Ascendas Reit, Ascendas Hospitality Trust, Ascendas India Trust, Chemical Industries (Far East), Qian Hu Corporation and the SGX were cited as having held their AGMs within three months of their financial year-end.

Prof Mak warned that the clustering of shareholder meetings is likely to worsen this year, with the enhanced auditor's report requirements kicking in for audits of financial statements for periods ending on or after Dec 15, 2016 (for Singapore-listed companies with Singapore-registered auditors).

"The enhanced auditor's report will include a section on 'key audit matters'. Given the sensitivity of these key audit matters, more time may be required for the audit and for discussions among auditors, audit committees and management. Issuers may therefore delay their AGMs to allow the maximum time possible for the audit and preparation of the auditor's report."

Prof Mak and Mr Chew recommended in their report that regulators consider allowing issuers to hold their AGMs within five months of the end of their financial year-end, but to limit the number of AGMs that can be held on any single day.

Their report also took note of the more positive developments. One of these was that regulators appeared to have been stricter last year about approving applications by companies to waive the requirement that they hold their AGMs within the stipulated four months.

Forty-three issuers applied for a waiver last year; the most commonly cited reasons were accounting and audit issues and financial-related issues.

In some cases, applications for a waiver or a further waiver were rejected by the SGX; in other cases, the Exchange directed the issuer to convene its AGM as soon as possible.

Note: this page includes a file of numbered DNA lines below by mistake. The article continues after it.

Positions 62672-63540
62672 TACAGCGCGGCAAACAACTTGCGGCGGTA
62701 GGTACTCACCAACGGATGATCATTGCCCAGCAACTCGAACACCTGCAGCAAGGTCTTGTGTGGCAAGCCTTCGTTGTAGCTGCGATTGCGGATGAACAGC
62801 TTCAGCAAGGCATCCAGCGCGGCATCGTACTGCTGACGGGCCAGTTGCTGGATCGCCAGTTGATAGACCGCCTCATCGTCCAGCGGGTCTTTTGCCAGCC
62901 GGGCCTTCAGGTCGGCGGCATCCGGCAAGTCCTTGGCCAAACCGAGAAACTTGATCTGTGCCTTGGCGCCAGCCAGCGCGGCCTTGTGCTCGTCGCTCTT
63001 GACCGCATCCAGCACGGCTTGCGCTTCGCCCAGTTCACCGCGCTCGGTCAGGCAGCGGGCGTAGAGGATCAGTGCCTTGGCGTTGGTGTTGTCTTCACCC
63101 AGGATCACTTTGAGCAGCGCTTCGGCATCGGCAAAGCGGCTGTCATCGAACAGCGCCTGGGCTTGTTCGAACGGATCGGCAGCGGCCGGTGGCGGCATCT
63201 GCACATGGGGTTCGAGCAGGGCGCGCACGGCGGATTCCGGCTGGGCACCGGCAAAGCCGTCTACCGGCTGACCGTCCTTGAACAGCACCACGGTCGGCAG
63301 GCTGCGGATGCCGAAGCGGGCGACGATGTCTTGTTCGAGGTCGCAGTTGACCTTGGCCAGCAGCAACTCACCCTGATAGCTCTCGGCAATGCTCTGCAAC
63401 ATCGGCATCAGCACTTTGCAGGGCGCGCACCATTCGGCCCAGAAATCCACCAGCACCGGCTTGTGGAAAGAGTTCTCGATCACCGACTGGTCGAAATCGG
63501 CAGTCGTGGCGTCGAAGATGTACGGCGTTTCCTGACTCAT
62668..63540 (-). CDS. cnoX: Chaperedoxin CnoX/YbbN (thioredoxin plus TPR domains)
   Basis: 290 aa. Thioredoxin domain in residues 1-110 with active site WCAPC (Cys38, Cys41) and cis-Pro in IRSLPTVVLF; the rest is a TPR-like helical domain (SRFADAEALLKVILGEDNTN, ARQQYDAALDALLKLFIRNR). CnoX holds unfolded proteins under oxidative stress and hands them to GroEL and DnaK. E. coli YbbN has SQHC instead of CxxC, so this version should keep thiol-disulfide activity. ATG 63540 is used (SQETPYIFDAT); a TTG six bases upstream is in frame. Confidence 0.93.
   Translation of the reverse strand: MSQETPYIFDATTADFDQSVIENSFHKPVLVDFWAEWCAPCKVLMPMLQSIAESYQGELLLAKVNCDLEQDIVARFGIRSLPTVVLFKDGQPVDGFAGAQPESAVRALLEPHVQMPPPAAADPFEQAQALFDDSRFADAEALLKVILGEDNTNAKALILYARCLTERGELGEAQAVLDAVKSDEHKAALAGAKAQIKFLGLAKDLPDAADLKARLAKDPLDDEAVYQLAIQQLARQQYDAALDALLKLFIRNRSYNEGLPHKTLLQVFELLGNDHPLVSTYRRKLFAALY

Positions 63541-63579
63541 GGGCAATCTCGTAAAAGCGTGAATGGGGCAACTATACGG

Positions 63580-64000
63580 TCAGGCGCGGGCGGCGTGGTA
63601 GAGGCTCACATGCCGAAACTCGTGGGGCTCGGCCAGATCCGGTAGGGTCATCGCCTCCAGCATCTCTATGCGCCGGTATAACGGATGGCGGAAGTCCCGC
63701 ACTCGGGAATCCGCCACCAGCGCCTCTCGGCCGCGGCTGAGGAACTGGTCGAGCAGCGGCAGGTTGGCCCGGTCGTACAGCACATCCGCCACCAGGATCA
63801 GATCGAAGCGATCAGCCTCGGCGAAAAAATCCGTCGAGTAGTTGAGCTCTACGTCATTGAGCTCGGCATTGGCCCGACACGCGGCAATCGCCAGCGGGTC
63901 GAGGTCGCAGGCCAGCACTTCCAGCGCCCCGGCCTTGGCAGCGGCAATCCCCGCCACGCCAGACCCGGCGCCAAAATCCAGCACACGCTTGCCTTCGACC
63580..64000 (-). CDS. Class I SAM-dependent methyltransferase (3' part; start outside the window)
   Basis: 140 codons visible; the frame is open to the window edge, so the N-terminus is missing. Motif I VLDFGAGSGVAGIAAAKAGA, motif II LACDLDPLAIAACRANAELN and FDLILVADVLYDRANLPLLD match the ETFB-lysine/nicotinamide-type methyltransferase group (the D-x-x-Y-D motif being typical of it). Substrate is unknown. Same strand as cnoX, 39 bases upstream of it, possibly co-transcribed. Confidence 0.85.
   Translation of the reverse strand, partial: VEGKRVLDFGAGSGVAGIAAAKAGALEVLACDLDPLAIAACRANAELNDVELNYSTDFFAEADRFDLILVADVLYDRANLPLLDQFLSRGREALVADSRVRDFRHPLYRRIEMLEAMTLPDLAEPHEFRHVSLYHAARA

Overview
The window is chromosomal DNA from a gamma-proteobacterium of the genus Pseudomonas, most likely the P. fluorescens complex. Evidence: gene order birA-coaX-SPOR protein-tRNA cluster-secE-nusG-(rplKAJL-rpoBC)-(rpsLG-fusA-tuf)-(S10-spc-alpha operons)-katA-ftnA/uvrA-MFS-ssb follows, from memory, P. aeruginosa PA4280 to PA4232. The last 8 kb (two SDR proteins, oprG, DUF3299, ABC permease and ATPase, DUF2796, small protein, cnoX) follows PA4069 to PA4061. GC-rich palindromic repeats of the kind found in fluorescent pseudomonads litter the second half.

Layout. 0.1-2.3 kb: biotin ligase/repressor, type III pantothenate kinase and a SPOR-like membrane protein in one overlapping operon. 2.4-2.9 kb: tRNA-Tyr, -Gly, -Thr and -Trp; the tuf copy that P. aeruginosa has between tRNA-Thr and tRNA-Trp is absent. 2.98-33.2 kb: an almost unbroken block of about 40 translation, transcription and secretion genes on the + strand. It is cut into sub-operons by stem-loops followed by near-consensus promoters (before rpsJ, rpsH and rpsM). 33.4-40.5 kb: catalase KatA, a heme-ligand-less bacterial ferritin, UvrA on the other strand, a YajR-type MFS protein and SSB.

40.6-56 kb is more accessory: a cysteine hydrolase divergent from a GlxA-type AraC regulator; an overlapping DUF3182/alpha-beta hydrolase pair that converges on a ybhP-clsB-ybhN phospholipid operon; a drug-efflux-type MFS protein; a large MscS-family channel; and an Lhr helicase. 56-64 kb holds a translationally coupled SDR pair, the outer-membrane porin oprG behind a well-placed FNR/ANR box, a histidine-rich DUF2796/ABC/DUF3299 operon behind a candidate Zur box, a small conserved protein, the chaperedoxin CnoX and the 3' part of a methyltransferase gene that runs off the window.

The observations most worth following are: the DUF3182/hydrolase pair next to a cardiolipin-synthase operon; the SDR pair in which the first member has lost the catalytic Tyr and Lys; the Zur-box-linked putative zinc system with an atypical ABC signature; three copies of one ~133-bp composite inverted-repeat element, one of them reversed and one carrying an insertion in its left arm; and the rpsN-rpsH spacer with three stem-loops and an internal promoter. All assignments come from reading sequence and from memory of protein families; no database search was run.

In at least six cases, the issuer disclosed that the SGX had granted approval for a waiver or further waiver, subject to the Accounting and Corporate Regulatory Authority (Acra) also giving approval, and that Acra had subsequently rejected the application.

But the report added that listed companies were inconsistent in their disclosure of waivers. Some disclosed at the time of application and also when SGX informed them of its decision. Others disclosed only when they were informed by SGX.

Prof Mak and Mr Chew are recommending that issuers be required to make an announcement at the time of application for a waiver to delay the announcement of results or the holding of the AGM, in addition to making an announcement when they receive the decision from the regulators.

Regarding the growth in shareholder activism, a trend reflected in the title of the report, the authors cited last year's rise in number of shareholder-initiated meetings as an indicator of this.

There were eight issuers whose shareholders requisitioned or called for meetings, as provided for by the Companies Act, up from six in 2015.

The authors pointed out that requisitioning meetings should be used only as a last resort when other means of engagement fail. It is preferable for boards to actively engage with shareholders to understand their concerns as early as possible, they said.

Tan Boon Gin, SGX's chief regulatory officer, said in his foreword to the report: "There is always room for improvement and we welcome this report and any recommendations that will make the relationship between shareholders and listed companies even stronger."

The full report can be found at and at Prof Mak's website at